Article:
After four consecutive Trini carnivals, the carnival tabanca is bad this year as we deal with the cold and snow once again. I do, however, enjoy following the various carnival events through Facebook and Twitter. The discussion on the present state and the future direction of the various carnival artforms is encouraging and is coming when it is very much needed.
The discourse on the carnival space’s present state leaves me with one concern – it could benefit from more rigor and structure. Allow me to explain my position. On March 29th, the featured speaker at the 10th Anniversary Arthur Lok Jack Graduate School of Business (GSB) Distinguished Leadership and Innovation Conference (DLIC) will be an internationally renowned bestselling author, journalist, and speaker Malcolm Gladwell. Last month, I read (to be really honest, I listened to) his recent book called Outliers. In his book, an “Outlier” is a scientific term to describe things or phenomena outside normal experience. For example, in Paris in the summer, we expect most days to be somewhere between warm and very hot, but if we had an August day where the temperature fell below freezing, that day would be an outlier.
Those of us familiar with his previous books know that he is a genius when describing the various not-so-obvious causes of social phenomena. Gladwell says that he wrote this particular book out of frustration with how we explain the careers of really successful people. He saw our understanding of success as really crude, and he took up the challenge to dig down and come up with a better set of explanations.
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His book is definitely worth a read for any of us who want to understand better how society creates individual success stories. In summary, what he demonstrates is that “there are exceptional people, but if we sat down and examined how they got there, we’ll find out they had a lot of help. That’s not a trivial fact. Performance has to be placed in the context in which it is set. Every outlier’s achievements have to be qualified, and we have to give equal weight to the world that nurtured them and not get too carried away with the cult of the individual.”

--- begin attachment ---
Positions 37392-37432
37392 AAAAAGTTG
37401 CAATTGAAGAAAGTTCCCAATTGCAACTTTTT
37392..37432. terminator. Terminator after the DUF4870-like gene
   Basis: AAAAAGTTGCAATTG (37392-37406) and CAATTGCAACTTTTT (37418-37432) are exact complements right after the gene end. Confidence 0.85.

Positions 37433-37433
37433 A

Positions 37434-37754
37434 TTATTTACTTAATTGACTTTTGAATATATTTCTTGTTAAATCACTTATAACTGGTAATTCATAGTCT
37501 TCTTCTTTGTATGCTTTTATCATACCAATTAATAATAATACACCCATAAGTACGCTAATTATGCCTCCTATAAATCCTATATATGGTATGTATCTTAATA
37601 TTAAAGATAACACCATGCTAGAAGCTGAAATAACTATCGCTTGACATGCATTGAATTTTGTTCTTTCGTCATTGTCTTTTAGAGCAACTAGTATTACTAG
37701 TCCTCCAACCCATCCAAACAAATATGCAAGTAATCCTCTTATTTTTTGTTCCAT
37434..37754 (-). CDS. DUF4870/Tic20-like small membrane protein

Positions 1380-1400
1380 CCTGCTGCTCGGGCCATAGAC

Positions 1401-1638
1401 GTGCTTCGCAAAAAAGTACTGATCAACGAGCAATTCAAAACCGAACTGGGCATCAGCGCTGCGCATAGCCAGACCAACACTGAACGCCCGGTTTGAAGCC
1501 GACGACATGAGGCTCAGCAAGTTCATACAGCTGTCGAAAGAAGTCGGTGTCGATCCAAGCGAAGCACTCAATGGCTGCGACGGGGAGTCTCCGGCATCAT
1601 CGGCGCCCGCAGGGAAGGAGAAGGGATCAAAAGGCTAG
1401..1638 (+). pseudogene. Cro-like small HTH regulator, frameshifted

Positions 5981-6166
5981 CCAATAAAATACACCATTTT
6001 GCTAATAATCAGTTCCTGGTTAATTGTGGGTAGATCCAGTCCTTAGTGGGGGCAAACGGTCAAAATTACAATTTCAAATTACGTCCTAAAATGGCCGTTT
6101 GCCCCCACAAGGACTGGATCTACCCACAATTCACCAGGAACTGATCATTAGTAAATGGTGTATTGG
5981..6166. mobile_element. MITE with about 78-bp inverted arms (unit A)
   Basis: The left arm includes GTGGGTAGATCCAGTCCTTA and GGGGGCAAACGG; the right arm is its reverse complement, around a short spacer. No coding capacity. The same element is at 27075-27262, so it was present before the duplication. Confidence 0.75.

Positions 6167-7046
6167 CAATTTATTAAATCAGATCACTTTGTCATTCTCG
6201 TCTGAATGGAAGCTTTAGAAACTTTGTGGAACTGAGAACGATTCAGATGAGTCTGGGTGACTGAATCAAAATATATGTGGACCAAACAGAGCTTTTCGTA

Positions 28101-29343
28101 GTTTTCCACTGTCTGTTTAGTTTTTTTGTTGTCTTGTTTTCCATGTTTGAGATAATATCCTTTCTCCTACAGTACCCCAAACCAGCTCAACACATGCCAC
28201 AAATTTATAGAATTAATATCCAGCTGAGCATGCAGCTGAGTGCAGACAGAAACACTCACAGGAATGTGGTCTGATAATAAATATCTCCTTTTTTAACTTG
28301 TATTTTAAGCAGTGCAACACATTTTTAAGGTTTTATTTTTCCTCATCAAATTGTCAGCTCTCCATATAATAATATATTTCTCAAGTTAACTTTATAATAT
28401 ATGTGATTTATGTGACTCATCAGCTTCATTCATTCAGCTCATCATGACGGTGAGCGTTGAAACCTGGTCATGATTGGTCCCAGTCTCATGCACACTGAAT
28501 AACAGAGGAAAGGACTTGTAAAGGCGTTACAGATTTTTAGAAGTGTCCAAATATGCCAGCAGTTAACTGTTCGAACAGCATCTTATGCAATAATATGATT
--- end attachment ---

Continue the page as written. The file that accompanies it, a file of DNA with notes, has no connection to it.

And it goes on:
Yes, we do have carnival heroes, but we cannot forget that their successes were made possible by broader social forces. Similarly, as we observe how the carnival space is evolving today, it may be useful to consider institutions beyond the obvious ones like the NCC and the Ministry of Arts and Multiculturalism. If the previous expressions of the carnival artform were Trinidad’s product at that time, it stands to reason that its present incarnation is also so influenced. Someone in an online forum made the point that Trinidad carnival was originally two separate celebrations – one aristocratic and the other a harvest festival by slaves. For a number of reasons, they were combined and may now be separating themselves again. This view has validity and should be studied further, but unfortunately, the commentator was attacked for her views.
Similarly, another useful study would be the extent to which the All-Inclusive phenomena in both fete and street masks are a product of security concerns. I know that there has been much research on the relationship between the development of All-Inclusive resorts and crime in Jamaica, which has a deepened understanding of their own tourism sector.
Therefore, the bottom-line is this – while there is value in expressing our feelings and opinions, there is also a great benefit from a more fact-driven sociological approach to interrogating and understanding what is happening to the artistic trinity of pan-mas-calypso. The heroes of yesterday may disappear, but today’s social forces create new heroes, particularly in the emerging industries of mas-fete-soca. The commercialization of the festival has both pros and cons.
Having spent most of my life in Trinidad, and especially after playing mas for the first time 4 years ago, I love this bacchanal season. Although both my parents and all four of my grandparents are from Belmont, I played mas with Woodbrook-based All-Inclusive bands. So despite growing up seeing my father’s love of sailor mas and my mother’s love of Burrokeets, I myself chose another path. This does, however, help me see and respect both sides of the debate.
Enjoy the carnival, everyone. My name is Derren Joseph, and I love my country, and I love my region. Despite our current challenges, I continue to have the audacity of hope that we will all enjoy a brighter tomorrow.
Read more on derrenjoseph.blogspot.com.
Note: The blog that used to be here is now at https://www.mooresrowland.tax/.